Alphonse sentence example

alphonse
  • The Terre d'Auvergne was first an appanage of Count Alphonse of Poitiers (1241-1271), and in 1360 was erected into a duchy in the peerage of France (duch y -pairie) by King John II.
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  • Here we must mention the intimate connexion between classification and geographical distribution as revealed by the palaeontological researches of Alphonse Milne-Edwards, whose magnificent Oiseaux Fossiles de la France a.
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  • As to the origin of the peach two views are held, that of Alphonse de Candolle, who attributes all cultivated varieties to a distinct species, probably of Chinese origin, and that adopted by many naturalists, but more especially by Darwin, who looks upon the peach as a modification of the almond.
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  • The various comparisons previously made between the structure of Limulus and the Eurypterines on the one hand, and that of a typical Arachnid, such as Scorpio, on the other, had been vitiated by erroneous notions as to the origin of the nerves supplying the anterior appendages of Limulus (which were finally removed by Alphonse Milne-Edwards in his beautiful memoir (6) on the structure of that animal), and secondly by the erroneous identification of the double sternal plates of Limulus, called " chilaria," by Owen, with a pair of appendages (7).
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  • The cerebral mass is in Limulus more easily separated by dissection as a median lobe distinct from the laterally placed ganglia of the cheliceral somite than is the case in Scorpio, but the relations are practically the same in the two forms. Formerly it was supposed that in Limulus both the chelicerae and the next following pair of appendages were prosthomerous, as in Crustacea, but the dissections of Alphonse Milne-Edwards (6) demonstrated VI FIG.
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  • Those of Limulus were described and figured by Alphonse Milne-Edwards, but he called them merely " transparent ligaments," and did not discover their muscular structure.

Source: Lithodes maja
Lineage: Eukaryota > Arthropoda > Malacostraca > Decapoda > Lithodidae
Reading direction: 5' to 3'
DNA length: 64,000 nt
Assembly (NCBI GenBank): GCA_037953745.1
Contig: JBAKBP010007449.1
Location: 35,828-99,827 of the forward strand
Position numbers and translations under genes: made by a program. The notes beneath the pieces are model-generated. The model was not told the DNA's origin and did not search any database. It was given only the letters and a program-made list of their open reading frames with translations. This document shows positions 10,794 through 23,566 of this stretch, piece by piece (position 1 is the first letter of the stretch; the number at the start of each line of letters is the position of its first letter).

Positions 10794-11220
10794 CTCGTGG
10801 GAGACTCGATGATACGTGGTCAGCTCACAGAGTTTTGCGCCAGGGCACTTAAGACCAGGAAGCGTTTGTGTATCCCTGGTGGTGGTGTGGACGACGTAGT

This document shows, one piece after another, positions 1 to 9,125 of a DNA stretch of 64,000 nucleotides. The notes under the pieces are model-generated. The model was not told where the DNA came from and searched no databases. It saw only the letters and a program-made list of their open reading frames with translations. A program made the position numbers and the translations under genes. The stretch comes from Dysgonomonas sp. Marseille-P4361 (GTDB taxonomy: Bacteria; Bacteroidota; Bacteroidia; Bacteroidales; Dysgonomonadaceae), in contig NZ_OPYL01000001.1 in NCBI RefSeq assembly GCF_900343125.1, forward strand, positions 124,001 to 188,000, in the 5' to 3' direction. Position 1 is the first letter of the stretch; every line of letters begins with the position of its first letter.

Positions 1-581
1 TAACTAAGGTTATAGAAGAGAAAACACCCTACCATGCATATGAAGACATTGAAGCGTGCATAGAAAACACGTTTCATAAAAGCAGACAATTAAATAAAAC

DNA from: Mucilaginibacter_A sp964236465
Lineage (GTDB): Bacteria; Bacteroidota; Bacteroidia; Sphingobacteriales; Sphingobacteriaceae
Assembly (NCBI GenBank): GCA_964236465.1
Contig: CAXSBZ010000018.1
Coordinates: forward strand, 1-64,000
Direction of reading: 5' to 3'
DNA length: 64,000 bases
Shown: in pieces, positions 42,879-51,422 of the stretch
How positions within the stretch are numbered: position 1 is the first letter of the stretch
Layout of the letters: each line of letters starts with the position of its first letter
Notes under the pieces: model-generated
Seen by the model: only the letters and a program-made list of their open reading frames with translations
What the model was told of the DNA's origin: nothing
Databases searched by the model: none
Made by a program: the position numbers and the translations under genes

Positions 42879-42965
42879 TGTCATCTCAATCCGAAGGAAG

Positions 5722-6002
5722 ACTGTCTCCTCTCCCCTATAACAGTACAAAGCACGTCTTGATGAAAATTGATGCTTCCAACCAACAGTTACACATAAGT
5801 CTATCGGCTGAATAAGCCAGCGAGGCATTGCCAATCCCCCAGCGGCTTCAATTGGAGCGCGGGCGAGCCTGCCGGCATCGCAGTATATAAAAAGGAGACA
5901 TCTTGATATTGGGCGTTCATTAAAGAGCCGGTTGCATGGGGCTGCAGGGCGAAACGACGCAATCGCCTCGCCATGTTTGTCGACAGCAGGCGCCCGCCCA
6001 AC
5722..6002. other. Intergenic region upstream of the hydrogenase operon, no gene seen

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  • But his training for a military career was suddenly cut short by the refusal of his elder brother, Alphonse, to accept the office of bishop of Luton.
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  • When the cathedral chapter found courage to oppose this and opened suit to recover the ecclesiastical revenues for ecclesiastical purposes, Richelieu's mother proposed to make her second son, Alphonse, bishop. He defeated this scheme, however, by becoming a monk of the Grande Chartreuse, and Armand, whose health was rather feeble in any case for a military career, was induced to propose himself for the priesthood.
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  • Alphonse de Candolle (Origin of Cultivated Plants, p. 158) points out that the epoch of its introduction into different countries agrees with the idea that its origin was in India, Cochin-China or the Malay Archipelago, and regards it as most probable that its primitive range extended from Bengal to Cochin-China.
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  • The work was continued after his death, by his son Alphonse de Candolle, with the aid of other eminent botanists, and embraces descriptions of the genera and species of the orders of Dicotyledonous plants.
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  • Among the scientific celebrities were de Saussure, the most many-sided of all; de Candolle and Boissier, the botanists; Alphonse Favre and Necker, the geologists; Marignac, the chemist; Deluc, the physicist, and Plantamour, the astronomer.
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  • The occupation of Bougie by General Camille Alphonse Trezel in October 1833 gave theFrench a footing at another point of this eastern province.